The construction sector should introduce a new competency framework for procurement professionals to put safety above price following the Grenfell Tower review, according to a report.
“Poor commercial practices” resulted in a culture in procurement that prioritises time and cost over quality and safety risks.
Requirements set out in the new framework aim to change this behaviour across the procurement process and within supply chains.
The Raising The Bar report, by the Industry Response Group (IRG) and The Competence Steering Group (CSG), addressed “competency failings” set out in Dame Judith Hackitt’s Building a Safer Future post-Grenfell review.
The report outlined recommendations from 12 groups of industry experts to improve standards for safety in Higher Risk Residential Buildings (HRRBs) through enhanced competency frameworks.
CIPS chaired the Procurement Working Group which established the HRRB Procurement Competence Framework.
This procurement framework is built on best practices in procurement based on the CIPS Global Standard for Procurement and Supply.
The key recommendations in the report included a mandatory “Procurement lead for HRRBs with a comprehensive HRRB procurement competence level”, which would be part of all stages of the Royal Institute of British Architects’ Plan of Work.
The “procurement lead” will assess and be accredited to ensure they have the correct level of knowledge and expertise on HRRBs required by the new procurement competence framework. However, the individual is not required to be a procurement professional.
It is highlighted that a culture change is necessary in the construction sector for the role, and the industry needs to raise awareness of the new requirements to ensure understanding and compliance.
The new requirements have embedded best practices that use a “safety-first mentality” intended to drive a new culture in the construction sector.
Contractors and clients working on HRRBs need to create contracts that “specifically state that safety requirements must not be compromised for cost reduction”.
“It is clear that the current approach to tendering and contracting reinforces these price-focused behaviours,” said the report.
The report called for the government, local authorities and the private sector to adopt the new framework and that the same requirements should be applied to “other multi-occupancy residential buildings and to institutional residential buildings”.
“The government accepts this recommendation and will work with procurement professionals across the public and private sectors to develop standards and disseminate procurement best practice that prioritises safety outcomes,” said the report.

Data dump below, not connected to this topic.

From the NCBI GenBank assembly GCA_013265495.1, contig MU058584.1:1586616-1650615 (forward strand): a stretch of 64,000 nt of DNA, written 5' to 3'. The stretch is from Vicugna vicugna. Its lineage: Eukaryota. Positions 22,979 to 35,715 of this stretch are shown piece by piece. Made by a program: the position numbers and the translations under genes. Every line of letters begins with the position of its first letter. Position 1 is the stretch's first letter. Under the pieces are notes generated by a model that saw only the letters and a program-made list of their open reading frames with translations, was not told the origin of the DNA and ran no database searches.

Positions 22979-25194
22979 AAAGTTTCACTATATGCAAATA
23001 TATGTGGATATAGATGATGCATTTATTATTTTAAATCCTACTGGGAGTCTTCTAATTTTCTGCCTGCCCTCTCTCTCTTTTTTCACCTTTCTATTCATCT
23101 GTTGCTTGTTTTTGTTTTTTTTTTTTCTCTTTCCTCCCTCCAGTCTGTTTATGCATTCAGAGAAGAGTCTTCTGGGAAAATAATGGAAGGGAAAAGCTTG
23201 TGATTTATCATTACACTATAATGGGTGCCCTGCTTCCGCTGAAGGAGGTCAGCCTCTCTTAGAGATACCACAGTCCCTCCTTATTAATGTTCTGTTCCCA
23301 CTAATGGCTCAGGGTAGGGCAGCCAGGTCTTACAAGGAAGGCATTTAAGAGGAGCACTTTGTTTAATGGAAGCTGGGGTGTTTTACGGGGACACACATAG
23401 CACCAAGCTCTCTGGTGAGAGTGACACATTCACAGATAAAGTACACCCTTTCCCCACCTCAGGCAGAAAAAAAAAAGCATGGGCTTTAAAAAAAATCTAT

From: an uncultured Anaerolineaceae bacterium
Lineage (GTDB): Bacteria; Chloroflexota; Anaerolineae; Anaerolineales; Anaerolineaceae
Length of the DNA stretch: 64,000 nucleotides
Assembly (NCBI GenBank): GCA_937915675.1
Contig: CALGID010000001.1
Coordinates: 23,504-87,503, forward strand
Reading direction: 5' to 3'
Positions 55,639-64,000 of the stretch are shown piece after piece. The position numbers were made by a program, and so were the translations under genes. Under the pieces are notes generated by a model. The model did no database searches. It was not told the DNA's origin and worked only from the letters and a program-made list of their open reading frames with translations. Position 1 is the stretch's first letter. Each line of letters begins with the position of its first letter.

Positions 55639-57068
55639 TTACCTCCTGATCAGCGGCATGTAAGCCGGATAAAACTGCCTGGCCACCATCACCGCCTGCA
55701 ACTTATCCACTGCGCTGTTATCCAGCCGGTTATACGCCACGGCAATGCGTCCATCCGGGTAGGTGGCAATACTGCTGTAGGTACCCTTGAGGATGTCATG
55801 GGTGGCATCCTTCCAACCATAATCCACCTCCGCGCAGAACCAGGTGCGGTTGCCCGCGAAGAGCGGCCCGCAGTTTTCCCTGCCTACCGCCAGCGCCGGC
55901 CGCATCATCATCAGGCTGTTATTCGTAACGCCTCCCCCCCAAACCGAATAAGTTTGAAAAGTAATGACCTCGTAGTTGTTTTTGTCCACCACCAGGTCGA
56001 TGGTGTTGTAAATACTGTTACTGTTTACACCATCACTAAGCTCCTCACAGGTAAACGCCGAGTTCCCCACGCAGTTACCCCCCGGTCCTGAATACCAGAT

Contractors have expressed fears that the new requirements set out will cause them to lose out to competitors with lower prices.
Duncan Brock, group director at CIPS and chair of the procurement working group, said: “Throughout the working group discussion there have been many examples provided of poor commercial practices which have led to a focus on price and margin at the expense of safety.
“We know that profit margins throughout the construction industry are low and with high levels of competition there is a real concern, despite the best intentions of everyone involved in the various working groups, that the culture of low prices and undercutting of competitors will continue.
“A balanced approach to decision-making at every stage of the sourcing, contracting and contract management process is needed,” he added.
Projects led by underqualified procurement professionals have led to poor decision-making and spread the behaviour of prioritising cost over quality and safety throughout the supply chain, according to the report.
Overall, the frameworks in the report cover 12 professional disciplines involved in construction, including design, inspection, assessment, and management and maintainenance. This includes procurement professionals, engineers, fire engineers, fire risk assessors, and building standards professionals.
An independent body – the Overarching Competence Body – will also oversee assessments and competencies created and drive further progress.
Following the Grenfell Tower tragedy, the CSG was established a year ago by the Ministry of Housing, Communities and Local Government and leading industry bodies, at the request of the IRG. The steering group has worked with 300 representatives across construction, built environment, fire safety and building owner/manager sectors.
The Grenfell Tower, a 24-story building in North Kensington, London, was destroyed by a major fire that broke out on the morning of 14 June 2017, which left hundreds homeless and killed 72 people. One of the reasons the fire spread so quickly was the use of external cladding, added as part of a renovation project, that did not meet fire resistance standards. This led to scrutiny of the procurement process.
☛ Want to stay up to date with the news? Sign up to our daily bulletin.